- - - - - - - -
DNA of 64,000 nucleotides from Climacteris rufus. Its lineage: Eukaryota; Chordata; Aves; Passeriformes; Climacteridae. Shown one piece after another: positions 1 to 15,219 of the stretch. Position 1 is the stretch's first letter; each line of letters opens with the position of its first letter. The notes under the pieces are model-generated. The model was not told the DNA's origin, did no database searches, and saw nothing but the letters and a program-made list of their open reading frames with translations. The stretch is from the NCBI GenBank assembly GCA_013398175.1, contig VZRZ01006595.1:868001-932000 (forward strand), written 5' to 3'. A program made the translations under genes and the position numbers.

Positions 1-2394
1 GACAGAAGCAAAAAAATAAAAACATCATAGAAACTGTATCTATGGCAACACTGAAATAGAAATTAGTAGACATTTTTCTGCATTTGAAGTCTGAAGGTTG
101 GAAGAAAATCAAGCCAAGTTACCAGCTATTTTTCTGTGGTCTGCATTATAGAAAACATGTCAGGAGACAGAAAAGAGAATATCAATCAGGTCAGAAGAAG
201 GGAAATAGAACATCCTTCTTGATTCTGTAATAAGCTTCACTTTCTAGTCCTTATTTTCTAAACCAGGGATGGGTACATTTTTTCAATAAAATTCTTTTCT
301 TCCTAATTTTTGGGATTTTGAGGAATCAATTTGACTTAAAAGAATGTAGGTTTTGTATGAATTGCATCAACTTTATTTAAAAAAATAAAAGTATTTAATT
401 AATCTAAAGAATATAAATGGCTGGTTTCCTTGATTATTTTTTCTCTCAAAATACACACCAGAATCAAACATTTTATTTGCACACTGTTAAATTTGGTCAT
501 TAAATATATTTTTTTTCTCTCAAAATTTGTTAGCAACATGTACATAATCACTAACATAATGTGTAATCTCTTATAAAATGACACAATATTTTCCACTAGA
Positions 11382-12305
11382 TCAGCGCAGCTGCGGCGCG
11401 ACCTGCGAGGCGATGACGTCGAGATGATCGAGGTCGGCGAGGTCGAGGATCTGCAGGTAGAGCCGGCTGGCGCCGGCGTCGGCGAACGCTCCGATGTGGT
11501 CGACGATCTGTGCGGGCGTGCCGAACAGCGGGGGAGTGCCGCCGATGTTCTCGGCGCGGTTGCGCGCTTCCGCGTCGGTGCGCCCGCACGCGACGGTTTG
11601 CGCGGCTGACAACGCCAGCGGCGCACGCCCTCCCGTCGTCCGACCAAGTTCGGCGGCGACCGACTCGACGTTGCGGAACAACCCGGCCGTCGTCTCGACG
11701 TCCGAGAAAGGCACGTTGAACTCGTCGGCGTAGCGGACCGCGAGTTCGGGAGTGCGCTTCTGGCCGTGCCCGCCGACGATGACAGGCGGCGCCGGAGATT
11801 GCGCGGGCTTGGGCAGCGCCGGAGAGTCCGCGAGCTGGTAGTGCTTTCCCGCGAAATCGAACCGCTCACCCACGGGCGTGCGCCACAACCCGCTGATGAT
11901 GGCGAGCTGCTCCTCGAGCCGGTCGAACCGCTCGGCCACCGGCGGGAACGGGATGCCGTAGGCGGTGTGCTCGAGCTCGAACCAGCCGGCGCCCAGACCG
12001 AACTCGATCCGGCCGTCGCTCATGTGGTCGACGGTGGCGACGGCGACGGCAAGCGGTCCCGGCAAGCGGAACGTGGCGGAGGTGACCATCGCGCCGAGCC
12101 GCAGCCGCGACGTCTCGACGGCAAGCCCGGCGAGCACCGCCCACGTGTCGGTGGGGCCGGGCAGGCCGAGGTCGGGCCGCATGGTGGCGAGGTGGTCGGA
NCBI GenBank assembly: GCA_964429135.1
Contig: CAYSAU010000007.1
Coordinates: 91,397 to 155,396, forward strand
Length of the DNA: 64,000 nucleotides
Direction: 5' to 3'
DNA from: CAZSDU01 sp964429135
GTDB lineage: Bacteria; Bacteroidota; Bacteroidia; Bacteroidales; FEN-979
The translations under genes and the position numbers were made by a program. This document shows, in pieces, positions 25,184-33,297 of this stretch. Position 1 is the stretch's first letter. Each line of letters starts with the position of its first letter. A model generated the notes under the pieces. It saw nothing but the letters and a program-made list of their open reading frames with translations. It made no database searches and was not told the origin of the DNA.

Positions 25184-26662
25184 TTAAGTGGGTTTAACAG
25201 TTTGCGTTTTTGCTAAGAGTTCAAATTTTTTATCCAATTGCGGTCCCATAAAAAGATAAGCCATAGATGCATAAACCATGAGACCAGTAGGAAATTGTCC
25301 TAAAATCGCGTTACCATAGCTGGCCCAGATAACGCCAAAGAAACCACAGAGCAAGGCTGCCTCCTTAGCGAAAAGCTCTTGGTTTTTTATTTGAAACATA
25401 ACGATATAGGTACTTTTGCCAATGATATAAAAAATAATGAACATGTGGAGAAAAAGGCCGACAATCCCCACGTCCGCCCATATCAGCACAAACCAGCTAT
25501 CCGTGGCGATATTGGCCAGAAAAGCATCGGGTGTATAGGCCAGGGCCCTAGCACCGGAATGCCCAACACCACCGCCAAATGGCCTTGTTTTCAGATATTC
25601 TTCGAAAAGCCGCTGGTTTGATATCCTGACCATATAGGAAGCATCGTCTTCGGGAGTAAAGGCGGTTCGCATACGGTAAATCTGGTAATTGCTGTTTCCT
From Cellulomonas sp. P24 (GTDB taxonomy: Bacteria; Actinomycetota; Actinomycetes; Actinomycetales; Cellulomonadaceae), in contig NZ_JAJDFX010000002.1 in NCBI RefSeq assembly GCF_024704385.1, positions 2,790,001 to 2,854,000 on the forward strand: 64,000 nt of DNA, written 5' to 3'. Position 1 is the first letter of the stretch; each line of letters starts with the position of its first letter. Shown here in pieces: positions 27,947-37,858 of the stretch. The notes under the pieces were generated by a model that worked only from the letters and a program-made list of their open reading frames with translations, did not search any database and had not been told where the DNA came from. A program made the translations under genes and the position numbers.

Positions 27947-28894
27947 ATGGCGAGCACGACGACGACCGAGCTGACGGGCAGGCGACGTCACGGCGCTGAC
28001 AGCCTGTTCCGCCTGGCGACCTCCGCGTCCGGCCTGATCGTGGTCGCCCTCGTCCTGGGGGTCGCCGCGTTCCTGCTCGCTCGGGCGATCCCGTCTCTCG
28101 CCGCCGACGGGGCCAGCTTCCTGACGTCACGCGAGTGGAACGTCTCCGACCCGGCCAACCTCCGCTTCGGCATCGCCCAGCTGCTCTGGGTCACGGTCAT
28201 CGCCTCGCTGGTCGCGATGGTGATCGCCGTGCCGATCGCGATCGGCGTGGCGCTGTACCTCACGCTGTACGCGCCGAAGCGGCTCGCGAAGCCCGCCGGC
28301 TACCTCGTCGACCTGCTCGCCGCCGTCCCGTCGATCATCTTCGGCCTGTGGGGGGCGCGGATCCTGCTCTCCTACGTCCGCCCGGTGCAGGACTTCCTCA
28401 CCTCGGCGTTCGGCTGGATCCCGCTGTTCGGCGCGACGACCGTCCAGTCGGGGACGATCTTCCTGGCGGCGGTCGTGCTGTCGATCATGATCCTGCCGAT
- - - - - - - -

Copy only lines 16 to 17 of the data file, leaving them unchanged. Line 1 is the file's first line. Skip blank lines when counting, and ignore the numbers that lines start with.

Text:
11901 GGCGAGCTGCTCCTCGAGCCGGTCGAACCGCTCGGCCACCGGCGGGAACGGGATGCCGTAGGCGGTGTGCTCGAGCTCGAACCAGCCGGCGCCCAGACCG
12001 AACTCGATCCGGCCGTCGCTCATGTGGTCGACGGTGGCGACGGCGACGGCAAGCGGTCCCGGCAAGCGGAACGTGGCGGAGGTGACCATCGCGCCGAGCC